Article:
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Several state workers keep jobs despite employee lawsuits

On Behalf of | Nov 30, 2018 | Uncategorized

State workers should be highly educated individuals that treat both coworkers and the people they are serving with a sufficient amount of respect. However, there have still been many lawsuits in the past against them citing incidents of sexual harassment and gender discrimination. People trust these individuals to be courteous workers, but some choose to shatter that trust and put others in danger in the process.

In the last few years, there have been a wide assortment of legal incidents within state workplaces. However, many accused workers still continue their jobs after the supposed victim’s compensation. A recent article by NBC New York highlights how many have kept their positions after controversial lawsuits, how much has been paid by the taxpayers to compensate and why so many continue to operate.

Silenced settlement

According to NBC New York, the state has paid more than $5 million to settle lawsuits against 70 state employees that faced accusations of sexual harassment and discrimination. The state payroll records revealed that nearly half of these workers have kept their jobs. The article highlights two incidents where the victim filed a lawsuit after the accused sexually harassed or assaulted them. These victims were given thousands of dollars by the state and both cases ended with no one admitting to any wrongdoing and the accused continuing on with their job.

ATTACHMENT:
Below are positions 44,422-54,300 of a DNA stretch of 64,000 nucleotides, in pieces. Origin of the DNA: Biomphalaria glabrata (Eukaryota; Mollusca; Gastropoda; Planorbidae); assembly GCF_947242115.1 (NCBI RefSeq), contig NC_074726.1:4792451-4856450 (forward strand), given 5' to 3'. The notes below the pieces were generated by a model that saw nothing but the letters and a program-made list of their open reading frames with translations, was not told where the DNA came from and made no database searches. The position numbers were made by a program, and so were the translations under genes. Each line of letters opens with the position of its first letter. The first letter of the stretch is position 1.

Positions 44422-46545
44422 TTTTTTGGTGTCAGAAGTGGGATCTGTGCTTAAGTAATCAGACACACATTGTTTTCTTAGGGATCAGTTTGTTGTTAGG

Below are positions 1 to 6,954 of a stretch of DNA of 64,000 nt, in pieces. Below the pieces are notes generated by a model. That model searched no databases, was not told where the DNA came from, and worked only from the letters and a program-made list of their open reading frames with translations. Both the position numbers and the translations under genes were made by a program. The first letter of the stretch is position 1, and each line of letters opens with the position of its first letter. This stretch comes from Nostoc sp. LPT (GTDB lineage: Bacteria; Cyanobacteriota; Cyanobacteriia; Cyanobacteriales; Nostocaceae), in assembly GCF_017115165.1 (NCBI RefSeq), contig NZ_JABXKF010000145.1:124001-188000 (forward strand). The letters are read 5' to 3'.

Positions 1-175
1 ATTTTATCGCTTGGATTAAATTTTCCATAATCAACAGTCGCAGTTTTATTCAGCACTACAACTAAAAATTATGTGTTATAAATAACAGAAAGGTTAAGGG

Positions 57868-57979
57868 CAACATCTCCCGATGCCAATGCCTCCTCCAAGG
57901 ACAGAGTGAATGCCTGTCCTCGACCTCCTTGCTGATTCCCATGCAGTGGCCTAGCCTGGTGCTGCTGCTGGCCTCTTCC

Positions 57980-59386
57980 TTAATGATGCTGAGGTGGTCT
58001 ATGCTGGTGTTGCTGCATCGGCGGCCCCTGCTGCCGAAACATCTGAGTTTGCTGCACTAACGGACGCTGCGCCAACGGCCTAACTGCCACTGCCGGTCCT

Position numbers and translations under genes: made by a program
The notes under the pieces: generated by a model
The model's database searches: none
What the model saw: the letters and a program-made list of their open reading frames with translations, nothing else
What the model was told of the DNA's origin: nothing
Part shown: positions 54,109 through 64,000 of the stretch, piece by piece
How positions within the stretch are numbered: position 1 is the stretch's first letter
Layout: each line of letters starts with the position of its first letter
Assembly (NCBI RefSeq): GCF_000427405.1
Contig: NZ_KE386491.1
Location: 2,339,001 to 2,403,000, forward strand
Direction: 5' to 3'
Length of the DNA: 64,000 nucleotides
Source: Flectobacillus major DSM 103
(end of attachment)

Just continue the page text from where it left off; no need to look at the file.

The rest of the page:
The results warranted mixed responses from the state workers. Some state that few of these accusations are true after investigation, so getting rid of the case quicker with taxpayer money is necessary. Others believe that while the supposed victim should receive proper compensation, there should be more effort towards solving the potential problem with the accused rather than acting like nothing ever happened.

Will it change?

In the last year, New York has passed several laws to prevent sexual harassment in the workplace. This includes further training on the subject for employers and making it easier for the state to seek out reimbursement for liable workers. This could have a dramatic effect on how many state workers face discrimination or harassment lawsuits and the respective fallouts of those cases.

Whether you are an employee falsely accused or a victim of a guilty individual, you need to spend time understanding how these new laws could affect your case. Getting legal assistance is recommended as an employment law trial can have drastic effects on your immediate and far future of your career.